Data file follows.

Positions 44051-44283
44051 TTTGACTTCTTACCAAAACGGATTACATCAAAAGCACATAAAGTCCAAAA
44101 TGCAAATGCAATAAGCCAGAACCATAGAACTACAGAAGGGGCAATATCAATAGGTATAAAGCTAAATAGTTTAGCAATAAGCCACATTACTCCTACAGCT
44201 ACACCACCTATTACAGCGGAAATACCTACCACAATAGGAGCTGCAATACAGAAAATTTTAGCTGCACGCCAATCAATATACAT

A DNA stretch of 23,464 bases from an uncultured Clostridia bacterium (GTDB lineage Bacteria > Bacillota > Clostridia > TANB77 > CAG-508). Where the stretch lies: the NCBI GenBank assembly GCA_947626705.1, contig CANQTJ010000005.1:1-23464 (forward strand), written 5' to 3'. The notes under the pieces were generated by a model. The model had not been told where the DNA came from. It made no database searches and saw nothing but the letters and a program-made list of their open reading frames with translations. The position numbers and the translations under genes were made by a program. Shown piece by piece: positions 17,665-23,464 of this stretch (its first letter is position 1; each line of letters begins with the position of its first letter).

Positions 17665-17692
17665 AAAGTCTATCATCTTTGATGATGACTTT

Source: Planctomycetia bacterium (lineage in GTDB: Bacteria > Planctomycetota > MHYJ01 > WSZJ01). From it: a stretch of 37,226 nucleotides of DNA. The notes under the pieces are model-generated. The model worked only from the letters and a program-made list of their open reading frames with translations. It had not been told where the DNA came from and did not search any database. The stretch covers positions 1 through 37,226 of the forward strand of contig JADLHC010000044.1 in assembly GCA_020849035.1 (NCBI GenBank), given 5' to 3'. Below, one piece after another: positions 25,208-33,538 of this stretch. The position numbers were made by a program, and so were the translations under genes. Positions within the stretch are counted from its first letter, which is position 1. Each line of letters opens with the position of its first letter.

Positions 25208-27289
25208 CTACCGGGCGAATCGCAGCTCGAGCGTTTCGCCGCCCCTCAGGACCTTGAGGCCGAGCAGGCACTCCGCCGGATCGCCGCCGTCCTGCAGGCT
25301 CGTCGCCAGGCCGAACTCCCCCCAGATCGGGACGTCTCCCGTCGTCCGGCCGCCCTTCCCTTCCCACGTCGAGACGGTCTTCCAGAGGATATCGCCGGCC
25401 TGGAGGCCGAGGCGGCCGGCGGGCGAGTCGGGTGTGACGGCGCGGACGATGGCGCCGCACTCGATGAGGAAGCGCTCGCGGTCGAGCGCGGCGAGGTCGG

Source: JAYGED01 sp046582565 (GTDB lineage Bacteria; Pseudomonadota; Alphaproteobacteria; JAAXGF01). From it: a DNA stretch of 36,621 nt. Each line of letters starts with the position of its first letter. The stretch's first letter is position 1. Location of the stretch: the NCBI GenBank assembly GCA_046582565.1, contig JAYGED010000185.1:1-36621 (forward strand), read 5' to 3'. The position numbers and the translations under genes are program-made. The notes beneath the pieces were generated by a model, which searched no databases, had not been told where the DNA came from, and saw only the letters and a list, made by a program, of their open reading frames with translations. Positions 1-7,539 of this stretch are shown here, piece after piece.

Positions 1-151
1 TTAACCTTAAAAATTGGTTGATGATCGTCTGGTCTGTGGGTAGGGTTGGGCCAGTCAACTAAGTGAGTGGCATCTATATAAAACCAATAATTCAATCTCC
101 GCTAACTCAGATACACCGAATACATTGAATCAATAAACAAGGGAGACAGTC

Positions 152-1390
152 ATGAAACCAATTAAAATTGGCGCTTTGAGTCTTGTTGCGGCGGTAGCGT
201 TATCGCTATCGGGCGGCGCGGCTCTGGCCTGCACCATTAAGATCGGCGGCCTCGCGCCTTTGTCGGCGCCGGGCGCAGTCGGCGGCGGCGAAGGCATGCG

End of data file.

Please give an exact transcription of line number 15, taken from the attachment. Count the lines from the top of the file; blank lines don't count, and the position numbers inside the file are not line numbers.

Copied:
1 TTAACCTTAAAAATTGGTTGATGATCGTCTGGTCTGTGGGTAGGGTTGGGCCAGTCAACTAAGTGAGTGGCATCTATATAAAACCAATAATTCAATCTCC